The ladder is a guide to seeing who has power when important decisions are being made. It has survived for so long because people continue to confront processes that refuse to consider anything beyond the bottom rungs.
Here is how David Wilcox describes the 8 rungs of the ladder at www.partnerships.org.uk/part/arn.htm:
1 Manipulation and 2 Therapy. Both are non participative. The aim is to cure or educate the participants. The proposed plan is best and the job of participation is to achieve public support through public relations.
3 Informing. A most important first step to legitimate participation. But too frequently the emphasis is on a one way flow of information. No channel for feedback.
4 Consultation. Again a legitimate step attitude surveys, neighbourhood meetings and public enquiries. But Arnstein still feels this is just a window dressing ritual.
5 Placation. For example, co-option of hand-picked ‘worthies’ onto committees. It allows citizens to advise or plan ad infinitum but retains for power holders the right to judge the legitimacy or feasibility of the advice.
6 Partnership. Power is in fact redistributed through negotiation between citizens and power holders. Planning and decision-making responsibilities are shared e.g. through joint committees.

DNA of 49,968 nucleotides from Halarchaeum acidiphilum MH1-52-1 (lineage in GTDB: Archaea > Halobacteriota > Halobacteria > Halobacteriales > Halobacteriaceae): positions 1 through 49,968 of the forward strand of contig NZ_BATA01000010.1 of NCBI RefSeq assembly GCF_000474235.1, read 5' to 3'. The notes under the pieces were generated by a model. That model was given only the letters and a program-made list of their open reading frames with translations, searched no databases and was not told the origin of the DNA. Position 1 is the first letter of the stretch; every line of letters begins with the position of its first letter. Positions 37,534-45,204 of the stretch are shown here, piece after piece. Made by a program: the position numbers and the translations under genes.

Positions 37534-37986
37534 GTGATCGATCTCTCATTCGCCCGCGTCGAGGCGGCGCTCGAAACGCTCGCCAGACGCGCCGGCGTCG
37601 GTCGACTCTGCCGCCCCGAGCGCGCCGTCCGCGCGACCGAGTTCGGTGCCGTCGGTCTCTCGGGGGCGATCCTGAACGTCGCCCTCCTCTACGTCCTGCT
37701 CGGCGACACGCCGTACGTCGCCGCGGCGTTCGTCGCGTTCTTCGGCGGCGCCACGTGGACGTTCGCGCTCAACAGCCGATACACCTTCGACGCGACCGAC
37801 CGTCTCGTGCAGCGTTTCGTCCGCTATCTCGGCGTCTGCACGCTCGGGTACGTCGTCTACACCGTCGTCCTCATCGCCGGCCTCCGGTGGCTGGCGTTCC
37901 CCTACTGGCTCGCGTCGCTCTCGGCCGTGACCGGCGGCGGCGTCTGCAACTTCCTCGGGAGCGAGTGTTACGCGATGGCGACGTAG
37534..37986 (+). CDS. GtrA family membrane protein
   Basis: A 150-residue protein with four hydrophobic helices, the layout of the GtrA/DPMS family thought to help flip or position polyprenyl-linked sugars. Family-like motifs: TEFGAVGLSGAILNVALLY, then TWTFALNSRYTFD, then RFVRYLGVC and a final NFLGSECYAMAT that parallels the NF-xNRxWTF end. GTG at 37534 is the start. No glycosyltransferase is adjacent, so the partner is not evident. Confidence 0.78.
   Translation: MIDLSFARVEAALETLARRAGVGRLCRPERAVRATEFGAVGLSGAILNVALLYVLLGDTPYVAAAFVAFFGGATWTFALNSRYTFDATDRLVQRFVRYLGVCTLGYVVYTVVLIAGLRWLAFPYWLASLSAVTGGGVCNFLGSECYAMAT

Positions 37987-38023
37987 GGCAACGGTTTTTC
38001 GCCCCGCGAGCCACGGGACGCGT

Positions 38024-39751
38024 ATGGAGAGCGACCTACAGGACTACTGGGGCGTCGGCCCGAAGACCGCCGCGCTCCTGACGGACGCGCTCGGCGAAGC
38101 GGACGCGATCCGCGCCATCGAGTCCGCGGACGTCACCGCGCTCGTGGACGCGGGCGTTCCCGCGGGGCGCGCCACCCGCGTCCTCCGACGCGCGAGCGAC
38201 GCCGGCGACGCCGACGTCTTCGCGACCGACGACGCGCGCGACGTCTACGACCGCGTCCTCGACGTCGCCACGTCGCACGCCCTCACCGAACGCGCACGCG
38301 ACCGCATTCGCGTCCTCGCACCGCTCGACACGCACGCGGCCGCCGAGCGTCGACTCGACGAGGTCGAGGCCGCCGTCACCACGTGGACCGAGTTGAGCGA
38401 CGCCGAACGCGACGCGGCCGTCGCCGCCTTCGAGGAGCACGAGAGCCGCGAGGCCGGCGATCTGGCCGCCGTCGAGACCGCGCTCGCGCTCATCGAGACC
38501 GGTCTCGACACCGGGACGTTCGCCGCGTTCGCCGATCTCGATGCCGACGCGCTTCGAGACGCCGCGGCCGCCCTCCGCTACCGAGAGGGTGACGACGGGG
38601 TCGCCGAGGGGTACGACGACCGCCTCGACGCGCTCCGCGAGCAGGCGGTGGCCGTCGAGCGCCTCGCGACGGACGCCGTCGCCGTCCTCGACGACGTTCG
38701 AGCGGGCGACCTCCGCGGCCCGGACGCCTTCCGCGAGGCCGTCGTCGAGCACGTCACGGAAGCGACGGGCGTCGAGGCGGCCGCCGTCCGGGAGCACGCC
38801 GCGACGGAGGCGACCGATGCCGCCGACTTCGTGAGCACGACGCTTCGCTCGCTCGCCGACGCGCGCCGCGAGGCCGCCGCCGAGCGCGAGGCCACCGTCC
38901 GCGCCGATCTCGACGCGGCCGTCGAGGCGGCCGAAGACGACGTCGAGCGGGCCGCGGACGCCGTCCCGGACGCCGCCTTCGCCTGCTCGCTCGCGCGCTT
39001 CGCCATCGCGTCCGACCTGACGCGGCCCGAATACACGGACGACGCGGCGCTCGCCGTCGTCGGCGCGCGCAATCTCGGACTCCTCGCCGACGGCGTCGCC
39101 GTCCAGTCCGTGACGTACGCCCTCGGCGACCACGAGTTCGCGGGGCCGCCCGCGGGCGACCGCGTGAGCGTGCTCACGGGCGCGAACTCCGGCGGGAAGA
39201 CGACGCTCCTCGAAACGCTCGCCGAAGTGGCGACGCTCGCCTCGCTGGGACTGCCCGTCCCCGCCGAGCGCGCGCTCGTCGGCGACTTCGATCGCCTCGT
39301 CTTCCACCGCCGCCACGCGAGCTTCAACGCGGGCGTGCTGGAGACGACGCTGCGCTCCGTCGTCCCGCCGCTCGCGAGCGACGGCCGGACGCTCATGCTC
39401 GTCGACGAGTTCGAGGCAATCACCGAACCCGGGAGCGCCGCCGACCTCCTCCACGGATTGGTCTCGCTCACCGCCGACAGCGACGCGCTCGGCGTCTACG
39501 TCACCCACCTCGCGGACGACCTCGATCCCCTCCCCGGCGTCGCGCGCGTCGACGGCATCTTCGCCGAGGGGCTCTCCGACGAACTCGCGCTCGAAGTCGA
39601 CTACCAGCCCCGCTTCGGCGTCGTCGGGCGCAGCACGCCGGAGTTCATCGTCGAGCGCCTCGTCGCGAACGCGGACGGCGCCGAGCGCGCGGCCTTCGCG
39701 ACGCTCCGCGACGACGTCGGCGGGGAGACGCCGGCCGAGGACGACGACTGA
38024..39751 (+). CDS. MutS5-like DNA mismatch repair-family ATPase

7 Delegation. Citizens holding a clear majority of seats on committees with delegated powers to make decisions. Public now has the power to assure accountability of the programme to them.
8 Citizen Control. Have-nots handle the entire job of planning, policy making and managing a programme e.g. neighbourhood corporation with no intermediaries between it and the source of funds.
The Troublemaker's Teaparty is a print version of The Citizen's Handbook published in 2003. It contains all of The Handbook plus additional material on preventing grassroots rot, strategic action, direct action and media advocacy. You can get a copy of The Teaparty from bookstores, Amazon or New Society Publishers.